Gaithersburg Mayor Sidney Katz reflected on the past year’s accomplishments and talked about the anticipation of upcoming projects in his annual State of the City address, which was delivered Thursday at the Rosborough Cultural Arts and Wellness Center in Asbury Methodist Village.
During his nearly 20-minute speech, Katz highlighted the fiscal 2015 proposed Capital Improvements Plan, which primarily focuses on three specific projects to accelerate their completion.
“Efforts are underway to identify a location and develop plans for a new police station within the next four to five years,” he said. “The proposed CIP also supports efforts to convert the former Consumer Product Safety Commission property off of Route 28 to a recreational area, and to develop the Crown Farm Park into a passive site that retains some of its historic buildings.”
Two mixed-use developments, Crown and Spectrum at Watkins Mill, opened their doors to residents and businesses in 2013. Katz said discussions on development and redevelopment of several parcels are underway, including Washingtonian North, the IBM property on Route 355 and Lakeforest mall.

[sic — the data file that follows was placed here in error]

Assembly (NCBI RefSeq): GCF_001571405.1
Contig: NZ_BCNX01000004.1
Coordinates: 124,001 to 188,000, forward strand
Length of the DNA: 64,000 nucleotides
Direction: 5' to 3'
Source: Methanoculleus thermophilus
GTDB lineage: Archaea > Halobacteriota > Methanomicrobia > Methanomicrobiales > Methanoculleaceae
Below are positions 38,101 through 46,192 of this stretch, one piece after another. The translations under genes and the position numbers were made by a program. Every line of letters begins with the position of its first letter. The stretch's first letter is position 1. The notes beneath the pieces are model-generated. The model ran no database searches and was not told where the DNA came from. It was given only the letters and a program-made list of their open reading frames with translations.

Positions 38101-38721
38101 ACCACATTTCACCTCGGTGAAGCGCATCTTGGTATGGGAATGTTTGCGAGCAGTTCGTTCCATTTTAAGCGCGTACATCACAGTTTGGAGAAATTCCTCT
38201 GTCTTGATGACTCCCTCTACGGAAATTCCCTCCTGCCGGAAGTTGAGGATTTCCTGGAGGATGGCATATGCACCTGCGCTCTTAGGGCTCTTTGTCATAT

Katz mentioned the 25th anniversary of the Kentlands community, which is hosting 25 events to celebrate the milestone over the next few years.
“Twenty-five years ago it became a vision for a re-imagined way to live,” he said. “Today it is a mature yet ever-changing community, standing as a testament to Gaithersburg’s commitment to preserving its history while innovating for the future.”
With an increase in development, Katz said staff are looking into a possible city circulator bus and rapid transit options.
“Plans continue for the Corridor Cities Transitway...and we are participating in regional meetings to discuss a possible bus or rapid transit vehicle system along Route 355,” he said.
Katz eagerly pointed out the recent unveiling of the city’s new website, which offers a more user-friendly experience.
“With a much more pleasing design and easier navigation, everything you need to know is just a few clicks away,” he said.
In the last year, Katz said the city saw several changes in upper level management positions, including the retirement of two long time department directors - Jim Arnoult with Public Works and Harold Belton with Finance and Administration.
“They served this city for decades, and their influence will be felt long after they have left,” he said.
On the other hand, Kim Yocklin was promoted to the position of director of Human Resources, Dennis Enslinger was brought on as the city’s new assistant city manager, and Michael Johnson was just hired as the new director of Public Works, Katz said.